2022 NFL RB Mock Draft: Will any running back be drafted in Round 1?

The 2022 NFL RB Mock Draft is at hand, and we're finding landing spots for 24 running backs. Where did your favorite RB land?

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Another day, another position-specific preview — today, we look at a 2022 NFL RB Mock Draft. Which running backs are likely to hear their names called at the NFL Draft? Where are they likely to land? And will any of them land in Round 1?

2022 NFL RB Mock Draft: Days 1-2

The thought of a first-round running back isn’t quite as glamorous as it once was. Running backs in today’s NFL are devalued unless you can bring a “generational talent” to the fold. However, as those recent players slapped with that moniker have fizzled out (sure, some due to injury), it’s shown how frivolous it is to spend a ton of draft capital at the running back position.

Still, some of the top running backs in the 2022 NFL Draft may hear their names in the first round. Though unlikely, we ran the free PFN Mock Draft Simulator with trades to see where the most recent landing spots are for all the RBs in the 2022 NFL Draft.

Round 1, Pick 30 | Kansas City Chiefs: Kenneth Walker III, Michigan State

A running back does indeed sneak into Round 1. The Kansas City Chiefs made amends to their depleted wide receiving corps with free agent signings but go with Kenneth Walker III with the 30th overall pick. It’s important to note that they selected Treylon Burks at pick No. 29 in this simulation.

Walker, however, is certainly worthy of the first round, or at least as worthy as anyone else in this class. He set records at Wake Forest before transferring for one brilliant season at Michigan State. Walker has an underrated shiftiness in his game and brings a dual-threat ability. Patrick Mahomes would love this addition to his pass-catching arsenal.

Round 2, Pick 49 | New Orleans Saints: Breece Hall, Iowa State

The New Orleans Saints will be looking for Alvin Kamara’s eventual replacement. They get him here with Breece Hall. Perhaps the best of the Matt Campbell-coached running backs (a group that also includes Kareem Hunt and David Montgomery), Hall is a do-it-all back who could take over three-down responsibilities as soon as Year 1.

Hall has great speed and terrific elusiveness. He breaks off arm tackles and does his best work between the tackles. Yet, he’s incredibly skilled when he finds the open space around the edge. He’s well-rounded, durable, and a threat to score every time he touches the ball.

Round 2, Pick 54 | New England Patriots: Isaiah Spiller, Texas A&M

There’s a difference in Isaiah Spiller‘s game speed than what he put out during the offseason workout circuit. Spiller accelerates through his breaks and makes defenders miss in little space. He contributes well in the passing game, but his biggest influence will be toting the rock in the New England Patriots’ backfield.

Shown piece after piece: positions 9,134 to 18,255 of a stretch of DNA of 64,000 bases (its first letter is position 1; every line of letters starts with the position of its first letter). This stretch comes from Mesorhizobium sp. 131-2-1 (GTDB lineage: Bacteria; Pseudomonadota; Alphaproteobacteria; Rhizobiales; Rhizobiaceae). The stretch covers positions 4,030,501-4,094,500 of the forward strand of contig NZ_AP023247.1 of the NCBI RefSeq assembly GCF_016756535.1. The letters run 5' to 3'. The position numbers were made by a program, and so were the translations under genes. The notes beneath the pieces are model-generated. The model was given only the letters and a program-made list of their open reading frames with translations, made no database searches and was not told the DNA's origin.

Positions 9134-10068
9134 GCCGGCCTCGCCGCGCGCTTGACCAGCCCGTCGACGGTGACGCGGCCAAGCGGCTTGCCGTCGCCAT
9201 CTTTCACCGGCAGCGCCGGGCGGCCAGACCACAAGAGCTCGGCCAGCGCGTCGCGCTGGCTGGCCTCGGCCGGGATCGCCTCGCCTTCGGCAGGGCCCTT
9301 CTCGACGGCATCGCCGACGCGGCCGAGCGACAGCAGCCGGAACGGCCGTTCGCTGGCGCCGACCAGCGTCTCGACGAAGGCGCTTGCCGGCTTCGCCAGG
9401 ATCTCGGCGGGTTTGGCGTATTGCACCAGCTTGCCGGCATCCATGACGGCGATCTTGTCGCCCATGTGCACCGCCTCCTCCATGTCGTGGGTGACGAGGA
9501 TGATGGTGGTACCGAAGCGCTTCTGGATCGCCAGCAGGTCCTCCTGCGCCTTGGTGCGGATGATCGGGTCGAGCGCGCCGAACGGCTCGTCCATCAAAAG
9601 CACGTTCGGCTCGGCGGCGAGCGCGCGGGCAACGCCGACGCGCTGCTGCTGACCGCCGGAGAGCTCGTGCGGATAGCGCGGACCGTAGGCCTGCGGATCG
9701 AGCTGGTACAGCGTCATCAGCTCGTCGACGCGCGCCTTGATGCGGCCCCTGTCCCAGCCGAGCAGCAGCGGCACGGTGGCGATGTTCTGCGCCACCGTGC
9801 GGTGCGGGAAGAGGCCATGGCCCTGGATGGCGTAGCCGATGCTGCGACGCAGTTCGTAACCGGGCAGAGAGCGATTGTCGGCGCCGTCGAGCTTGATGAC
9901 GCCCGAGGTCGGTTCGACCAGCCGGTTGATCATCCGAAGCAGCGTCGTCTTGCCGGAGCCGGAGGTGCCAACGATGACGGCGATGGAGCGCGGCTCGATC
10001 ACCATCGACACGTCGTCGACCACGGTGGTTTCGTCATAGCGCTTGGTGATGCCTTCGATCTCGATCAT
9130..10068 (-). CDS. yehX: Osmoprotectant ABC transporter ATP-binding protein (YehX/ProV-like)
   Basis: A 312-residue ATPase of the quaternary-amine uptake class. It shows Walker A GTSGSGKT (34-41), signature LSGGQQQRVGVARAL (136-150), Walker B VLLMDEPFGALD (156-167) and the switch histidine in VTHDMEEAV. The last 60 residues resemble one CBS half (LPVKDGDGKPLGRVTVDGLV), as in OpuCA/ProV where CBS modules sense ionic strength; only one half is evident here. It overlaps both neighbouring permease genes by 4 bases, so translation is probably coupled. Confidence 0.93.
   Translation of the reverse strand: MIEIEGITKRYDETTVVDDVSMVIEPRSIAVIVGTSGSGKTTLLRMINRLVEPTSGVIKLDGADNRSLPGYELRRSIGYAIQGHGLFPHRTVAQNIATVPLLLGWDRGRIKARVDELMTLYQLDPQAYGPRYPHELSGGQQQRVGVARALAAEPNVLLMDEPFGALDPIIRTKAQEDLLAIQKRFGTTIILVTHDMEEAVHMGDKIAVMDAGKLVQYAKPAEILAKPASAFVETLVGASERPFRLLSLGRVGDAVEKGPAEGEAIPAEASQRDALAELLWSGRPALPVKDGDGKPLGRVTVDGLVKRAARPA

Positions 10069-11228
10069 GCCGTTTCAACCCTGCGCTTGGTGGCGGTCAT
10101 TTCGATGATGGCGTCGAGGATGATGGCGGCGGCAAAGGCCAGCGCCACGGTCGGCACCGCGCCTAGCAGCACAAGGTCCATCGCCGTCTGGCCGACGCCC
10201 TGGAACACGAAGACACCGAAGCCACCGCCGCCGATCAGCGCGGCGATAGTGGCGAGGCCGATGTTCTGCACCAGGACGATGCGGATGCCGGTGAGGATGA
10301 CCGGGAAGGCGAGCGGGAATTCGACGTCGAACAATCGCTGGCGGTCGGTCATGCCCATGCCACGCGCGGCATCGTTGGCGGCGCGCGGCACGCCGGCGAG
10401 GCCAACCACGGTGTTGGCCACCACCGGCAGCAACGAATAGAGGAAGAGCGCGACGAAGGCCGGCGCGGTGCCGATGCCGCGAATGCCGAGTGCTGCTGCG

Round 3, Pick 69 | New York Jets: Rachaad White, Arizona State

Talk about well-rounded and elusive, Rachaad White will quickly become a favorite of Zach Wilson’s. Whether it’s throwing him passes out of the backfield by design, checking it down, or simply handing it off, White’s ability to take any touch the distance will pay dividends in the New York Jets’ offense. White is incredibly elusive and builds up speed as the play and games wear on.

2022 NFL RB Mock Draft: Day 3

After seven running backs were drafted through the first three rounds, how many go in the last four? Our 2022 NFL RB Mock Draft continues with Rounds 4-7.

Round 4, Pick 74 | Atlanta Falcons: Jerome Ford, Cincinnati

Jerome Ford heads to the Atlanta Falcons with the likelihood of taking over as the bell cow. It’s an ideal landing spot for a back like Ford, who excels as the carries stack up. Eventually, he’s going to break one — when he does, not many can catch him.

Round 4, Pick 91 | Tampa Bay Buccaneers: Tyler Badie, Missouri

Perhaps the most underrated back in this draft class, Tyler Badie does it all. In fact, he may be better as a receiver than he is as a runner. The Tampa Bay Buccaneers have Leonard Fournette for at least another year (as well as Tom Brady). Giving Brady a back with Badie’s talent out of the backfield almost seems unfair.

Round 4, Pick 101 | Philadelphia Eagles: Tyler Allgeier, BYU

With contact balance for days, Tyler Allgeier may be the most pro-ready right now in this draft class. The former BYU linebacker set all sorts of records with the Cougars and is ready to break into the NFL as the highest-drafted BYU RB in history. Allgeier can bounce off defenders’ arm tackles or run right by them with his head of steam.

Round 4, Pick 112 | New York Giants: James Cook, Georgia

The New York Giants welcome in the seldom-used James Cook. The younger brother of Minnesota Vikings RB Dalvin Cook, James is a rare blend of speed and power. He has all the tools to succeed, including a dominant ability in the receiving game. He wasn’t utilized all that often at Georgia, but that could benefit him as he enters with less wear and tear.

Round 4, Pick 123 | Los Angeles Chargers: Tyler Goodson, Iowa

The human joystick himself, Tyler Goodson heads west to the Los Angeles Chargers. Goodson can make defenders miss in a phone booth and has the speed to get to the corner. He’s not much of a between-the-tackles runner, but his ability in the open field should shine in the right system.

Round 4, Pick 125 | Miami Dolphins: Brian Robinson Jr., Alabama

Perhaps another underrated candidate to break out in a big way, Brian Robinson Jr. took five seasons to take control of the Alabama backfield. But when he did, it was his show. Robinson heads to the Miami Dolphins, reunited with college teammate Tua Tagovailoa. He should be considered a candidate to lead all rookie running backs in rushing yards in Year 1.